“I think that, in Washington during my brother’s time, Republicans spent too much money,” Mr. Bush said Thursday when asked to describe where there was a “big space” between himself and his brother George W. Bush. “I think he could have used the veto power. He didn’t have line-item veto power, but he could have brought budget discipline to Washington, D.C.”

As Peter Suderman noted in Reason, there’s some weaseling in there—it’s “Republicans” who spent too much, not specifically the Republican president. And Jeb quickly went on to say that such criticism “seems kind of quaint right now given the fact that after he left, the budget and deficits and spending went up astronomically.” Suderman notes that George W. Bush in fact

presided over the most significant increase in federal spending since Lyndon B. Johnson was president in the 1960s… Federal spending under Obama has increased at a far slower rate than under President Bush. Obama took Bush’s baseline and built on it, but George W. Bush’s spending increases were a big part of what made Obama’s spending possible.

Jeb had said this before—in fact, during his brother’s presidency. At CPAC in 2007, he said, “If the promise of pork and more programs is the way Republicans think they’ll regain the majority, then they’ve got a problem.” He said then that he was talking about the Republicans in Congress. And I noted then

But who’s he kidding? President Bush sponsored most of those “more programs,” and in six years he hasn’t vetoed a single piece of pork or a bloated entitlement bill or a new spending program. And if Jeb thinks “we lost … because we rejected the conservative philosophy in this country,” he must realize that his brother has set the agenda for Republicans over the past six years almost as firmly as Putin has set Russia’s agenda. If Republicans turned their back on limited-government conservatism, it’s because the White House told them to. Not that congressional leaders were blameless—and on Social Security reform, they did decide to resist Bush’s one good idea—but it was President Bush and his White House staff who inspired, enticed, threatened, bullied, and bully-pulpited Republicans into passing the No Child Left Behind Act, the biggest expansion of entitlements in 40 years, and other big-government schemes.

I also pointed out then, as Peter Suderman does today:

Although Jeb seems to have convinced conservatives that he’s much more committed to spending restraint than W—and he did veto some $2 billion in spending over eight years [as Florida governor]—his real record is much more like his brother’s. According to the Cato Institute’s Fiscal Policy Report Card on America’s Governors (pdf), he presided over “explosive growth in state spending.” Indeed, in the latest report card, only 10 governors had worse ratings on spending restraint, though—again like his brother—Jeb scored much higher on tax cutting. Federal spending is up 50 percent in six years; Florida’s spending was up 52 percent in eight years, and Jeb wasn’t fighting two foreign wars.

Republicans like to promise spending restraint, to deplore past profligacy, and then to deliver more of the same. That’s what George W. did, and it looks like Jeb is starting down the same path.

Fiscal Fights with Friends, Part I: Responding to Reihan Salam’s Argument against the Flat Tax

In my ultimate fantasy world, Washington wouldn’t need any sort of broad-based tax because we succeeded in shrinking the federal government back to the very limited size and scope envisioned by our Founding Fathers.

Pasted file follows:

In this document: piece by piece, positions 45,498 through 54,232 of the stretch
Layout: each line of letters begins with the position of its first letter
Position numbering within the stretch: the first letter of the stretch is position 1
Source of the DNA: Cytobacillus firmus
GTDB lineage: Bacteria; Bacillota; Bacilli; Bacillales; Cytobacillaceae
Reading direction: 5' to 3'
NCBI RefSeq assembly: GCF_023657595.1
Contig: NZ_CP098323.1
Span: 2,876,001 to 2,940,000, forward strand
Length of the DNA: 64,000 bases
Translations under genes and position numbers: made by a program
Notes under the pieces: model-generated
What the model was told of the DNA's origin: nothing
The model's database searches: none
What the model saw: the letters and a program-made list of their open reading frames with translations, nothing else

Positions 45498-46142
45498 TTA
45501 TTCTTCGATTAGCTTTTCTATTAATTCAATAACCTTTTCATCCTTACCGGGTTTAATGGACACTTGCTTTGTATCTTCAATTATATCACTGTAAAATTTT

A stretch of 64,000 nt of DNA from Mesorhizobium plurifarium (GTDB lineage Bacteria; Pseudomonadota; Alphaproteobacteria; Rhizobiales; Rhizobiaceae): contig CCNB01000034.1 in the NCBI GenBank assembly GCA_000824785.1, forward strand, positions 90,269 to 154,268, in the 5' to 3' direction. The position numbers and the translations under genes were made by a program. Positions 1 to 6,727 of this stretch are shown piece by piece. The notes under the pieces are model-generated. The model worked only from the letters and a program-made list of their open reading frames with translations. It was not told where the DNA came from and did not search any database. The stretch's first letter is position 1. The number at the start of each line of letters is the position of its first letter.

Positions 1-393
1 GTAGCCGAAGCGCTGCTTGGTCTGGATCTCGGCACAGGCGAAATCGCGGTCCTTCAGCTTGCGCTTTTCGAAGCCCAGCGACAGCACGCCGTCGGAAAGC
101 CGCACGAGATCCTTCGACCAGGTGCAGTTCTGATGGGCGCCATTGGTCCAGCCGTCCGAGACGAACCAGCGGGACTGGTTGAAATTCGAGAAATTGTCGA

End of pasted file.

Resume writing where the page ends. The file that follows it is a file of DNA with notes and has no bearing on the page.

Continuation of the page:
In my more realistic fantasy world, we might not be able to restore constitutional limits on Washington, but at least we could reform the tax code so that revenues were generated in a less destructive fashion.

That’s why I’m a big advocate of a simple and fair flat tax, which has several desirable features.

  • The rate is as low as possible, to minimize penalties on productive behavior.
  • There’s no double taxation, so no more bias against saving and investment.
  • And there are no distorting loopholes that bribe people into inefficient choices.

But not everyone is on board, The class-warfare crowd will never like a flat tax. And Washington insiders hate tax reform because it undermines their power.

But there are also sensible people who are hesitant to back fundamental reform.

Consider what Reihan Salam just wrote for National Review. He starts with a reasonably fair description of the proposal.

The original flat tax, championed by the economists Robert Hall and Alvin Rabushka, which formed the basis of Steve Forbes’s flat-tax proposal in 1996, is a single-rate tax on consumption, with a substantial exemption to make the tax progressive at the low end of the household-income distribution.

Though if I want to nit-pick, I could point out that the flat tax has effective progressivity across all incomes because the family-based exemption is available to everyone. As such, a poor household pays nothing. A middle-income household might have an effective tax rate of 12 percent. And the tax rate for Bill Gates would be asymptotically approaching 17 percent (or whatever the statutory rate is).

My far greater concerns arise when Reihan delves into economic analysis.

Privatize to Solve Government Cost Overruns

On large and complex government projects, costs will double from the original estimates. This tendency is called Edwards’ Law of Cost Doubling.   

The Wall Street Journal reports on the PATH rail station at the World Trade Center. Edwards’ Law was in effect:

… it has become a budgetary boondoggle, its cost doubling to nearly $4 billion, which gives it the unenviable distinction of the world’s most expensive train station.

Some people are blaming the project’s architect, Santiago Calatrava, for the problems. But, as I noted here, the real causes seem to have been political squabbling and mismanagement by the overgrown Port Authority of New York and New Jersey (PANYNJ). The WSJ notes:

But at the World Trade Center, Mr. Calatrava’s travails signal broader disharmony and discord at the country’s most recognizable construction project. The nearly 14-year effort—for which his firm has collected more than $80 million, according to a person familiar with the payments—has been marred by frequent public fighting between the governmental and private parties involved.

Bursting budgets throughout the 16-acre site have weighed heavily on the Port Authority of New York and New Jersey, the body that owns the site. The agency has delayed other projects like renovations of the region’s airports, and tolls on bridges and tunnels to New Jersey have more than doubled in recent years to raise revenue.